Recently, Chad and I ran three days of professional development at United World College Maastricht.
Every session had a different focus: we wanted to provoke different types of thinking; we wanted people to collaborate (or not) differently; we wanted people to experience different emotions and sensations; we wanted people to move (or not) in different ways.
Over the course of three days, we must have changed the physical set-up of the space more than 10 times. We moved, changed, found, borrowed, adapted and replaced furniture, lighting, display boards, music, scents and resources over and over again to try and achieve the desired effect.
This is not something we just do for teachers. It has become a natural part of our pedagogy. If we want students to think, feel or act in a particular way – which we always do – then we take the time to set up for that. We don’t just assume it will happen and then get all disappointed (or, worse still, blame students) when it doesn’t happen.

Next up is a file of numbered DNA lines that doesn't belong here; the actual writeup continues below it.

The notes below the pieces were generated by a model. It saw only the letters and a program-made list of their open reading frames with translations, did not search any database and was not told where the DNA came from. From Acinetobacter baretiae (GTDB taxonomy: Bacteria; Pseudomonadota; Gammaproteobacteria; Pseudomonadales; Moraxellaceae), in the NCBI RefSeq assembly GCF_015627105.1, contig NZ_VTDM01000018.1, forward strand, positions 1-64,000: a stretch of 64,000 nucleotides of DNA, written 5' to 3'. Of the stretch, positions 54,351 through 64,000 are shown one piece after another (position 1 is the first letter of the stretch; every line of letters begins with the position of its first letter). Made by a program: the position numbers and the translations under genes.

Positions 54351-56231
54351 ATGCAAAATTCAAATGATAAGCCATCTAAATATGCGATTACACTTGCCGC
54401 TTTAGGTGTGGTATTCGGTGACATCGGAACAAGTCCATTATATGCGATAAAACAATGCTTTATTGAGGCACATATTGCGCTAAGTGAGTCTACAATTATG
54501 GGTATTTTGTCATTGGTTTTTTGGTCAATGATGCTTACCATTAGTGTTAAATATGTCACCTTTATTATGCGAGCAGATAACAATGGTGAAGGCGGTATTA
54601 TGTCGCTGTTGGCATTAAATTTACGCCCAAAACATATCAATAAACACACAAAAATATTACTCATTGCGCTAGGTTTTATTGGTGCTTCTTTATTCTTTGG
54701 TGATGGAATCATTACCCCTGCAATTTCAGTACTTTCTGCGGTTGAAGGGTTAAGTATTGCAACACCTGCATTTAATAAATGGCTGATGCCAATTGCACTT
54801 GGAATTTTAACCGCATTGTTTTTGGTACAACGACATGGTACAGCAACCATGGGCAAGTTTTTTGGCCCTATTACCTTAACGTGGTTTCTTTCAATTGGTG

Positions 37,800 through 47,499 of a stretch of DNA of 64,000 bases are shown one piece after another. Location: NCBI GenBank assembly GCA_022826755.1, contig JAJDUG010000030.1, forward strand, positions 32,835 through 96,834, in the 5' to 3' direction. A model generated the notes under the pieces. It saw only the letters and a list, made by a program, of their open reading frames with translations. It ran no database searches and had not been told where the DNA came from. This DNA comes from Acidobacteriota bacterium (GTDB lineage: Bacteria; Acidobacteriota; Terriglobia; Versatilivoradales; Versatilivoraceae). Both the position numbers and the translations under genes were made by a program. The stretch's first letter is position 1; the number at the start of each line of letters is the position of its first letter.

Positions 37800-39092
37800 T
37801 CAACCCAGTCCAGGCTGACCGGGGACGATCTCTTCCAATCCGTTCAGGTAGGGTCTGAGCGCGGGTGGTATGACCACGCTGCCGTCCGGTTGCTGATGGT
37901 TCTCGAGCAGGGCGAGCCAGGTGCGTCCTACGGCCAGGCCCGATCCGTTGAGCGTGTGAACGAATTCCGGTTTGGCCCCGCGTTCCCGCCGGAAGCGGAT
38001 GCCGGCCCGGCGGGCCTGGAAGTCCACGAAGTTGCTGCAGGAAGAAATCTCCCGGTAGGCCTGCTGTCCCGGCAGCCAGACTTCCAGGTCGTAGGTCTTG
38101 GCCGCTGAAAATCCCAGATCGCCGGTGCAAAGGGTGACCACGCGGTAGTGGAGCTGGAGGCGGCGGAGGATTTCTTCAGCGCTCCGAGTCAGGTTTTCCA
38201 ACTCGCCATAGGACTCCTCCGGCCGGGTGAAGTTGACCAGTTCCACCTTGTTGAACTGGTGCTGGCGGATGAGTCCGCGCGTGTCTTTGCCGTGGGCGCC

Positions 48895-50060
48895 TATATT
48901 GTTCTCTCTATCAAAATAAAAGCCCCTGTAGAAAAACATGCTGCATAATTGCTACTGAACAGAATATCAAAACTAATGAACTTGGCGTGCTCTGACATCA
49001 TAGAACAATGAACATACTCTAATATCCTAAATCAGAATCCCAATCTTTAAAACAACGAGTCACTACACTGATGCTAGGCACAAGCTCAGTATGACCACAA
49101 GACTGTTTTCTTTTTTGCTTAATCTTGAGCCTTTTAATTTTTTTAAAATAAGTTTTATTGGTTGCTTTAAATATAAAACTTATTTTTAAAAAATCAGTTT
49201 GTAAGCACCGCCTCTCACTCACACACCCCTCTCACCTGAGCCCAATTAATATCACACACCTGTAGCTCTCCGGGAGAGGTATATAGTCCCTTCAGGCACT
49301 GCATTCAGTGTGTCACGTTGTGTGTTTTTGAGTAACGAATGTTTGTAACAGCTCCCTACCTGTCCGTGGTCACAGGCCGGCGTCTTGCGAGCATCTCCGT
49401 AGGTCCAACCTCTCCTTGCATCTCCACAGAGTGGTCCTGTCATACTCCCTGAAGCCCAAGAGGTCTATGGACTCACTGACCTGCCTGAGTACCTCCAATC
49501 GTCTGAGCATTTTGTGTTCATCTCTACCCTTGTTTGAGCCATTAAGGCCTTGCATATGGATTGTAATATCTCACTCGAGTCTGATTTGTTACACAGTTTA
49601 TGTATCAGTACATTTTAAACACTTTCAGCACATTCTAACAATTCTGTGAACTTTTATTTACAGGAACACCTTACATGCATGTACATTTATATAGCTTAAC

- when we want students to focus on one thing, we set up a space in which all other distractions are removed
- when we want students to be calm, we set up a calm atmosphere with lighting and music
- when we want students to create, we set up a studio space that promotes creativity
- when we want students to collaborate, we set up furniture that encourages togetherness
- when we want students to be able to access materials easily, we set up so that everything is accessible quickly and easily
- when we want students to…
I could go on… but I think you’re getting the point! The only time we don’t set things up for students is when we want them to set things up for themselves, when that is the focus of the learning. But, come to think of it, that involves some setting up too!